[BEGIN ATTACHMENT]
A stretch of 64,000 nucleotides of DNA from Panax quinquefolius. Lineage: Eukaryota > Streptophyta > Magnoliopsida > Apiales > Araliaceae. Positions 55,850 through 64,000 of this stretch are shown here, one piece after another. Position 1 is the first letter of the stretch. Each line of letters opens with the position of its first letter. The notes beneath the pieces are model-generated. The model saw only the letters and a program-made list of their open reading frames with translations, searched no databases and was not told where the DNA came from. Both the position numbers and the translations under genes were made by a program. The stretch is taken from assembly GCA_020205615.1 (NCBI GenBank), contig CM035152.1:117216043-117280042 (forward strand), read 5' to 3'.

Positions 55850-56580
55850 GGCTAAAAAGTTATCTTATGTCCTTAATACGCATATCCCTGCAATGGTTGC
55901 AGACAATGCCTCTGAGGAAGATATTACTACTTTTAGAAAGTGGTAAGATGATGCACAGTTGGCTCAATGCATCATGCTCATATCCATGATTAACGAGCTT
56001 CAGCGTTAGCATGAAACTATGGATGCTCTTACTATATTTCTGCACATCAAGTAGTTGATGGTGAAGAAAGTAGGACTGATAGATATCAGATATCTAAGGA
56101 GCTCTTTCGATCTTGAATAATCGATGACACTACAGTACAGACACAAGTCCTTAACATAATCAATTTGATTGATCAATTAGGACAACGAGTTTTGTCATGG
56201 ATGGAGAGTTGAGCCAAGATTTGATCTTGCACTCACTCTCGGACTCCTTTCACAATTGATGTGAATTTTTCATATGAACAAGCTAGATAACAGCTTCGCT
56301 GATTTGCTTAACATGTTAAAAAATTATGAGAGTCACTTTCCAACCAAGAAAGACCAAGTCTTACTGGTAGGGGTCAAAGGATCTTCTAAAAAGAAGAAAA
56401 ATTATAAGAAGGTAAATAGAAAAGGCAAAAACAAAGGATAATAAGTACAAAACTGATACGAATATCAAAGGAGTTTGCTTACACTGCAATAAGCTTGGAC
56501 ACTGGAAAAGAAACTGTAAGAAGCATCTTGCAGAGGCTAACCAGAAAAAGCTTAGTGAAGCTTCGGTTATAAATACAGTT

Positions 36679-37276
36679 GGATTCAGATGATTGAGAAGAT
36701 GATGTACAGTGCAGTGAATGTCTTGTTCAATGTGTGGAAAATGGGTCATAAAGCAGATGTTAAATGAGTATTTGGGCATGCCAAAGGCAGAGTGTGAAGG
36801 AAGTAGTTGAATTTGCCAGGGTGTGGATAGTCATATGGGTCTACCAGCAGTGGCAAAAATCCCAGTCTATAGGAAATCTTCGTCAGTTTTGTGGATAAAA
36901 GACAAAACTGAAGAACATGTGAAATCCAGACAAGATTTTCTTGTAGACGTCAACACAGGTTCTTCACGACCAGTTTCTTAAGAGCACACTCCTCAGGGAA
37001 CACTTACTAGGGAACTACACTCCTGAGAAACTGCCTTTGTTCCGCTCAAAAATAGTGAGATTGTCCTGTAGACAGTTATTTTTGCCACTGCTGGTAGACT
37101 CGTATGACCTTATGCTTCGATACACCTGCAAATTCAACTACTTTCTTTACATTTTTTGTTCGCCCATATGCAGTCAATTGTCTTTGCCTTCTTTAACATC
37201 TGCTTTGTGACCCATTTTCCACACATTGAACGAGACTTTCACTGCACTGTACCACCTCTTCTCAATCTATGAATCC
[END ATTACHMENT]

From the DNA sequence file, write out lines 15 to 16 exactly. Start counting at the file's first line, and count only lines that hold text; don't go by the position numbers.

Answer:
36901 GACAAAACTGAAGAACATGTGAAATCCAGACAAGATTTTCTTGTAGACGTCAACACAGGTTCTTCACGACCAGTTTCTTAAGAGCACACTCCTCAGGGAA
37001 CACTTACTAGGGAACTACACTCCTGAGAAACTGCCTTTGTTCCGCTCAAAAATAGTGAGATTGTCCTGTAGACAGTTATTTTTGCCACTGCTGGTAGACT